- Many have speculated that pandemic lockdowns have harmed people more than COVID-19 itself.
- However, a review of the data suggests that this isn’t the case.
- The study authors concede that the lockdowns aren’t without consequences.
Since the onset of the COVID-19 pandemic, many have questioned whether the health impacts of the lockdowns have been worse than the disease itself.
For example, some have claimed that it’s been harder for people to access healthcare during the pandemic, leading to more death and illness from causes other than COVID-19.
It’s also been suggested that the isolation of social distancing may have resulted in higher rates of anxiety, depression, and suicide in the population.
To determine whether there’s any truth to these claims, an international team of scientists conducted a review.
Their conclusion? While lockdowns have impacted health, the effects don’t appear to outweigh those of COVID-19 itself, at least in the short term.
To examine the problem, the researchers used The World Mortality Dataset.
This is the largest international dataset of all-cause deaths. It includes countries that have used measures such as lockdowns as well as those who haven’t.
Since the onset of the pandemic, it’s collected data on excess mortality from 94 countries.
Excess mortality is the number of deaths that exceed what would normally be anticipated based upon current trends.
They found that none of the locations that instituted lockdowns alongside low numbers of COVID-19 cases had excess deaths. This result is consistent with the idea that lockdowns didn’t cause excess deaths.
In fact, lead author Gideon Meyerowitz-Katz and his team said that COVID-19 restrictions may have reduced the annual number of deaths by about 3 to 6 because they slowed the spread of the flu.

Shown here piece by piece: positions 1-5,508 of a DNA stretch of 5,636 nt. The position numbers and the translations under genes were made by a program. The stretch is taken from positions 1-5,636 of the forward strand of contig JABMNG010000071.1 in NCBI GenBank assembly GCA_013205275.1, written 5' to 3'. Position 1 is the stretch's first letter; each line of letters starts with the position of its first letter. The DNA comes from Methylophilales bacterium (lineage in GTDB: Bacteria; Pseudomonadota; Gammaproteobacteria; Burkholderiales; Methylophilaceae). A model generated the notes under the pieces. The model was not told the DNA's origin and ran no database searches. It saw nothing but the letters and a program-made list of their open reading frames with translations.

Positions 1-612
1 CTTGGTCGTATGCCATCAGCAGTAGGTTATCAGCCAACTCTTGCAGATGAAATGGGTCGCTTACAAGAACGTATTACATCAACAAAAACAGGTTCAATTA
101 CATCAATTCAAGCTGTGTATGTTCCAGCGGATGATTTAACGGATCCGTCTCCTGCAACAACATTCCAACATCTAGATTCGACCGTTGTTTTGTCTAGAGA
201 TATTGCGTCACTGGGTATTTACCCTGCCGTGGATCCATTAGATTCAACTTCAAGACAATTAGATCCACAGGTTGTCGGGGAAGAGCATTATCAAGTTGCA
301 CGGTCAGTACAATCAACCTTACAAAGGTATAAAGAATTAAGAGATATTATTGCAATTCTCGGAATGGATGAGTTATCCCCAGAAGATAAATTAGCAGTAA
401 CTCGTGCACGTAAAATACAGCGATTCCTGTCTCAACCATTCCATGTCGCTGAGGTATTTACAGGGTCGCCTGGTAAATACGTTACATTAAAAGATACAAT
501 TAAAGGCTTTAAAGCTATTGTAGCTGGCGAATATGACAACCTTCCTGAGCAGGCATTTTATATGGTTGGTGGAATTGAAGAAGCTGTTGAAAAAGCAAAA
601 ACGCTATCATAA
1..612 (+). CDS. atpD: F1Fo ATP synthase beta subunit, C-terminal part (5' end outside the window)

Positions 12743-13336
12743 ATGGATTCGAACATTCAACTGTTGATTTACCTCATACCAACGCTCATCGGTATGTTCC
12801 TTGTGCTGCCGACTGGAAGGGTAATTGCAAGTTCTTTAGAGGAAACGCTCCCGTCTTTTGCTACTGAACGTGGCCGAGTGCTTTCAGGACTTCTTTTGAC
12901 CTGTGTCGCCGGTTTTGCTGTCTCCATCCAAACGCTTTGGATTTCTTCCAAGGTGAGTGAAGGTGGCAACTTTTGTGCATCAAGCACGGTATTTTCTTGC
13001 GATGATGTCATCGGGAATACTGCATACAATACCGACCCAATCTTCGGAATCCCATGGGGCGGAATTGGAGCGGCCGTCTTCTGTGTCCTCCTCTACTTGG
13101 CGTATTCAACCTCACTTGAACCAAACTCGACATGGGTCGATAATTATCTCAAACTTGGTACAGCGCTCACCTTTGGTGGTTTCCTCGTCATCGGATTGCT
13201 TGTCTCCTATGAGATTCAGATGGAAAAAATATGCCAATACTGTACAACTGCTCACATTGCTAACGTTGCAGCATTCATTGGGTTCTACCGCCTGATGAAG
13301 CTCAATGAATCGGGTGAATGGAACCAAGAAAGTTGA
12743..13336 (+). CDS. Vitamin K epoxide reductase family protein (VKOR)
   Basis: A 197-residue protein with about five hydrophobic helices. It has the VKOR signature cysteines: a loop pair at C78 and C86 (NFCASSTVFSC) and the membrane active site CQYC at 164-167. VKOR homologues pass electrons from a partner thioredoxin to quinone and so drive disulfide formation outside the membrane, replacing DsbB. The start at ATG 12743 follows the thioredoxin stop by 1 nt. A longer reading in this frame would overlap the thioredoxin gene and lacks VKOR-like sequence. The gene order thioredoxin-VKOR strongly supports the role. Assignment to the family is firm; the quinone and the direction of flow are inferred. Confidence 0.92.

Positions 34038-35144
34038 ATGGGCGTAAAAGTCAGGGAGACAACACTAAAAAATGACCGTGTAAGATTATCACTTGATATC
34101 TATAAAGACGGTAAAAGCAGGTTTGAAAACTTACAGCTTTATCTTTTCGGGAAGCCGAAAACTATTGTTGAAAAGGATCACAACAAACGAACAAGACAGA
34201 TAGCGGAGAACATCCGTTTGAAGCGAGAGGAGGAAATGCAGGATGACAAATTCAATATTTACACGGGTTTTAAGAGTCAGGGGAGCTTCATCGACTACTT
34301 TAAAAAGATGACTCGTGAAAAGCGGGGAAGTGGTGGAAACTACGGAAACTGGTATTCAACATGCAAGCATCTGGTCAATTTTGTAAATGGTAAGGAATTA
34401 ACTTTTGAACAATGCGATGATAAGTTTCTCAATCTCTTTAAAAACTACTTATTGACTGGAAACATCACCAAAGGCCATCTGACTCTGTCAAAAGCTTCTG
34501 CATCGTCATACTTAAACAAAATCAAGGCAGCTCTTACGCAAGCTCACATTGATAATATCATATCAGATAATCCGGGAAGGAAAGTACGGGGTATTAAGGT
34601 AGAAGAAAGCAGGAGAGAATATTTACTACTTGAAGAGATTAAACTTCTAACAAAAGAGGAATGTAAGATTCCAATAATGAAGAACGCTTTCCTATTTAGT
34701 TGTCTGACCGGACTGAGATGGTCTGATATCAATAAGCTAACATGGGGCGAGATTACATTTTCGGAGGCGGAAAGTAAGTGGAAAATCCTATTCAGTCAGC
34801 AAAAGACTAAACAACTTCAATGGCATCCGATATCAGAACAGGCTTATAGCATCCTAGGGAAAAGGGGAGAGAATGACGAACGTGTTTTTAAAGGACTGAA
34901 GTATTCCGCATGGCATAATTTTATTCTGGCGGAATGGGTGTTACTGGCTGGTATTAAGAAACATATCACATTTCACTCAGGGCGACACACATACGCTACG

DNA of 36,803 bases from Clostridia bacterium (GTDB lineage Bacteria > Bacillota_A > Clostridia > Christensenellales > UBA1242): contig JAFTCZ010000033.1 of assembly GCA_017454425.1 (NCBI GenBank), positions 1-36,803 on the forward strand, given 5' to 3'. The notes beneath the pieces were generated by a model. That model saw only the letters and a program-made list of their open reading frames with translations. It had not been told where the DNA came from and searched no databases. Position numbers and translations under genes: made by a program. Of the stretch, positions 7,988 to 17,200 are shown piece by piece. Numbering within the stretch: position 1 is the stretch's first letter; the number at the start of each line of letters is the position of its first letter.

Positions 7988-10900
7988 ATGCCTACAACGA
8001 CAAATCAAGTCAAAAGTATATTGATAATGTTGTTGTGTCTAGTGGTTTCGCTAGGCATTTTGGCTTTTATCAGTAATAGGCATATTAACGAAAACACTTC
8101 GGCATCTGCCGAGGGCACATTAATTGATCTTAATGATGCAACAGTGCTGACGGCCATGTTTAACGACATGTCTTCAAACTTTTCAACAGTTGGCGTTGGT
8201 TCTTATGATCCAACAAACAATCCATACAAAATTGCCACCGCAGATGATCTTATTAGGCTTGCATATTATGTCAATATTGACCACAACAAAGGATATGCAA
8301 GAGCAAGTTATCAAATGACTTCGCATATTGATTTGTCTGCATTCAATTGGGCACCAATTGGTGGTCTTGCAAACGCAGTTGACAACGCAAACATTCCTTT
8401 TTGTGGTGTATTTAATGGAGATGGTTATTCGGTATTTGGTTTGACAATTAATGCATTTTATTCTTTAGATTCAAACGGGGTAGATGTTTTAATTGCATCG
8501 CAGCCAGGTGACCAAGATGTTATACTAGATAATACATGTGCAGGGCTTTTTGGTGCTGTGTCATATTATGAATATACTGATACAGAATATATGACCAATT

On the other hand, locations with fewer restrictions, such as certain parts of the United States, had higher excess mortality.
The authors do concede, however, that the excess mortality data don’t prove that lockdowns didn’t cause any harm.
There’s a clear link between the pandemic and reduced usage of healthcare services, they said. However, it’s unclear whether this is due to the effects of the pandemic itself or government restrictions.
When it comes to mental health effects, the authors said that there’s “consistent and robust” evidence that the lockdowns aren’t linked to increased suicide rates.
In fact, cases of suicide appear to have been reduced, especially in certain age groups such as in children.
Finally, they found that global health programs like those dealing with tuberculosis and malaria were disrupted, but it’s not clear whether these disruptions were from the pandemic itself or from government lockdowns.
The authors concluded their report by saying that the harms associated with lockdowns are “real, multifaceted, and potentially long term” and are “an important factor for policy makers to consider” as they choose how to deal with a pandemic.
However, the restrictions are “far less damaging than some have suggested,” they said.
Brian Labus, PhD, MPH, an assistant professor in the School of Public Health at the University of Nevada, said that the findings of the study weren’t surprising, since reducing deaths was the goal of every step that was taken to stop COVID-19.
“We did the best we could,” said Labus, “as we had no roadmap for how to approach this pandemic.”
Labus further pointed out that there’s a large difference between harms at the individual level and harms at the community level.
For example, even though the study found that suicide rates didn’t increase overall, this doesn’t mean that no individual suicides were associated with COVID-19 restrictions, Labus said. “If we implement something that is good for 99 percent of the population, it would be considered an overwhelming success, but the one percent would disagree.”
Labus also pointed that there’s a big difference between actual harm and things that people simply don’t like.
“If we can prevent hundreds of deaths, but tens of thousands of people are complaining about it but not actually suffering any ill effects, that seems like a fair tradeoff to me,” said Labus.
Finally, Labus noted that these decisions are political rather than scientific ones.
“Each community is going to have different negative effects from the lockdowns and will be willing to accept different degrees of those effects. It is up to that community to decide what is best for them.”
Dr. Niraj Patel, chair of the American College of Allergy, Asthma and Immunology COVID-19 Vaccine Task Force, added that one of the ways that we may be able to mitigate the effects of the lockdowns is by making healthcare more available and in different formats.
For example, telemedicine may reduce wait times, improve access, and reduce mental stress, anxiety, and depression.
Also, since there may be missed opportunities to provide routine vaccinations to children, it’s crucial to educate parents about why these vaccinations are important, he said.